According to these statistics, practical nurse openings are set to increase by 5.44% by 2028. Other research also backs this up, with some estimating more than 8,000 job openings from 2021 to 2025.
LPN Work Environments
There are several medical facilities where LPNs can work. We’ve enumerated some of the work settings you may choose from when you’re starting your career below:
- Rehabilitation Centers
- Nursing Homes
- Home Care
Best Areas in North Carolina to Apply as an LPN
There are many different cities to choose from in North Carolina, but those with the highest chances of a job offer are the following:
- Greensboro-High Point
- Durham-Chapel Hill
There are plenty of opportunities in Charlotte, based on the 3,000 nurses currently employed in the area. On the other hand, there are an average of 1,000 positions in the rest of the metros on this list.
In terms of salary, Raleigh offers the highest pay for its practical nurses at around $52,000 a year.
For a full breakdown of the employment rate and average salary for these different metropolitan cities, you can check out the table below.
Step #5: Continue Education and Renew Your LPN License
Congratulations! You’ve made it to the last stage and you’re officially a licensed practical nurse!
The work doesn’t stop here, though.
LPN licenses are valid for 2 years and must be renewed on the last day of the license holder’s birth month.
Before you can renew your license, you must submit at least one of the following requirements before the expiration of the license:
- Complete 15 hours of continued education
- Accomplish 640 hours of active practice
- Complete 30 hours of continued education
- Receive re-certification from a board-recognized National Credentialing Body
- Finish a board-approved refresher course
- Accomplish 2 semester hours of post-licensure nursing academics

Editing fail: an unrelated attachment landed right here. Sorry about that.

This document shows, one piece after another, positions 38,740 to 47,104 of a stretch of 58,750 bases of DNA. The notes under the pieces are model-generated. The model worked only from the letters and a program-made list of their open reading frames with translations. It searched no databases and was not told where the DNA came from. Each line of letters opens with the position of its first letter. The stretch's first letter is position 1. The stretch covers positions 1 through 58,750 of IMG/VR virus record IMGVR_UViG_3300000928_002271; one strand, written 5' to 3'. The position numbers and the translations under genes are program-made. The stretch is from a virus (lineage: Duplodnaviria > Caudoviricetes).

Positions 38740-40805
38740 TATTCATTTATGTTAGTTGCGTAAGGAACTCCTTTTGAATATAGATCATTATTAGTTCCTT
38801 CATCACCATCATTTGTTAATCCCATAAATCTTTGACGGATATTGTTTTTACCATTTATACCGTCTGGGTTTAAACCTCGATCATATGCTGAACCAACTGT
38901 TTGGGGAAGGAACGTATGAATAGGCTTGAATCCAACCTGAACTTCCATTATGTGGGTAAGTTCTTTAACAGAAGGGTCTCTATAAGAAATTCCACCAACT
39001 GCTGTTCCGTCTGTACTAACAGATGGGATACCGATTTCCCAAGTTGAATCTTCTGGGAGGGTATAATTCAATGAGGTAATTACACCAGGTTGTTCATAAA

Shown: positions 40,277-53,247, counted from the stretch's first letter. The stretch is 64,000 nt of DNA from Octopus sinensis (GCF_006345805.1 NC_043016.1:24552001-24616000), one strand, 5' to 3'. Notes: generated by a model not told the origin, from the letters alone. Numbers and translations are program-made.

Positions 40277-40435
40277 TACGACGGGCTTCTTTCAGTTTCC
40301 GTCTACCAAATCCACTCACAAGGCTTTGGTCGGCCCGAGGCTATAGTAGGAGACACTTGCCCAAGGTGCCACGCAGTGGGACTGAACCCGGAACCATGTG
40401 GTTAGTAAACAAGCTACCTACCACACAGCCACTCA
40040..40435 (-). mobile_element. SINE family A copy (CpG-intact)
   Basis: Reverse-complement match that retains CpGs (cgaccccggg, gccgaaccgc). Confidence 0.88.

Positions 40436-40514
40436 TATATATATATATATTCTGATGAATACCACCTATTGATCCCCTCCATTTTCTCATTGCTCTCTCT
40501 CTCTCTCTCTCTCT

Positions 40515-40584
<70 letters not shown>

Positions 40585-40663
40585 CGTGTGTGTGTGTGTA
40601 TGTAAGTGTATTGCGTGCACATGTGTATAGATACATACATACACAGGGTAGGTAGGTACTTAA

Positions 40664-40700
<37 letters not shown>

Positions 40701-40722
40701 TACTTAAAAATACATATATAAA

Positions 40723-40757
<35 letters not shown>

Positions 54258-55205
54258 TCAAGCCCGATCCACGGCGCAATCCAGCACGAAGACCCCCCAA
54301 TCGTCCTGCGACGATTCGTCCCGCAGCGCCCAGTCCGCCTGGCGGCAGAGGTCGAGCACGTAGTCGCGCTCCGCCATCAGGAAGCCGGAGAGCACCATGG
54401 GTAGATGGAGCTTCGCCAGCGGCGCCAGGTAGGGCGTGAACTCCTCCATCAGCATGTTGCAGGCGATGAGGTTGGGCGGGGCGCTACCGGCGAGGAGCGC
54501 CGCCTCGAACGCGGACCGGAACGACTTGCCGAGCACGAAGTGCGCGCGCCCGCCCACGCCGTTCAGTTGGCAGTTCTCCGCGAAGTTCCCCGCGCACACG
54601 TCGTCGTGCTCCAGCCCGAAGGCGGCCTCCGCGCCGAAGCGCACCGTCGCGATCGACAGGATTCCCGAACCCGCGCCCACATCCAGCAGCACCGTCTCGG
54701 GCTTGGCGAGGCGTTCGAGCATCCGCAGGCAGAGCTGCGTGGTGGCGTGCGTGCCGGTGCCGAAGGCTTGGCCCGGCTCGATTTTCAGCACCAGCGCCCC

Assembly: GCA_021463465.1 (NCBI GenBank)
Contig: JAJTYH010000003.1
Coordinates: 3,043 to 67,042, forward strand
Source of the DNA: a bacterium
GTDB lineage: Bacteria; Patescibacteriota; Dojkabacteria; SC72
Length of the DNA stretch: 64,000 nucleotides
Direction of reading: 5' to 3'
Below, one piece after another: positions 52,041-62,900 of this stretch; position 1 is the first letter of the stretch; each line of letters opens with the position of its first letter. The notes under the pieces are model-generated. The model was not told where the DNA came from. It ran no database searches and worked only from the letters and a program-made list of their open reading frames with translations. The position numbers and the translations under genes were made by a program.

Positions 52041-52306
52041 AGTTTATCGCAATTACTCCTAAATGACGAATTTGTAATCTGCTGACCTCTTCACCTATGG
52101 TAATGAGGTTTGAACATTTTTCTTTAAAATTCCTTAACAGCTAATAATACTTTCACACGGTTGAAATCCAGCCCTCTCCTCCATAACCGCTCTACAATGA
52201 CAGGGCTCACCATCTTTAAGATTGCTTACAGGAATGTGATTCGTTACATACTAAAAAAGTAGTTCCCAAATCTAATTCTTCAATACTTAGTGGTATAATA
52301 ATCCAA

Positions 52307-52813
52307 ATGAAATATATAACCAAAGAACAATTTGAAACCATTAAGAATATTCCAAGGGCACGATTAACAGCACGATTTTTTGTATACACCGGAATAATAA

- Complete 15 hours of continued education AND accomplish a nursing project as the principal or co-investigator
- Complete 15 hours of continuing education AND co-author a nursing-related published paper
- Complete 15 hours of continuing education AND log in 5 hours of developing or teaching a nursing presentation
Application for LPN Renewal
If you’re already eligible for renewal then it’s just a matter of sending your application! Just follow this process:
- Visit the Nurse Gateway to get started on the renewal process
- Choose your license
- Click “Renewal/Reinstatement” under license options
- Pay a $100 renewal fee
- Complete the application
For additional details on license renewal in North Carolina, you can visit the North Carolina Board of Nursing page.
Frequently Asked Questions about Becoming an LPN in California
So, there you have it. We’ve walked you through the process of becoming an LPN in California.
But in case we missed any details, we’re answering some extra questions that you may have.
How do CNAs, LPNs, and RNs’ roles differ from each other?
Feeling a bit confused about these different nursing positions? We can help you out.
Below, we explain each type of nurse and their different roles and requirements.
What is the average salary of an LPN in North Carolina?
In North Carolina, an LPN can earn $23.66 per hour and $49,210 per year, according to the US Bureau of Labor Statistics.
Where do most LPNs in North Carolina work?
The BLS also shared the industries with the highest employment rates for LPNs in the table below.
Nursing care facilities, home health care services, and physician offices take the top 3 spots.
As for the highest-paying industries for LPNs, personal care services, office administrative services, and insurance carriers offer the best compensation.
How much does it cost to become an LPN?
Beginning your journey may take some investment, but it will pay off.
The first thing you’ll have to consider is the cost of your LPN program. But if you choose the most affordable option, community colleges offer certificate programs at around $2,300.
When you apply for your license, you will also have to pay roughly $300. The license application will cost $75, the criminal background check will cost $38, and the exam fee will cost $200.
Now that you know all the steps you need to take, do you feel one step closer to becoming an LPN in North Carolina?
Don’t forget to review this process and our FAQs if you come across any bumps along the way.
We’ve also cited some additional sources that will help you learn more about the job and the state of the industry in North Carolina.
So, what are you waiting for? It’s time to start your journey!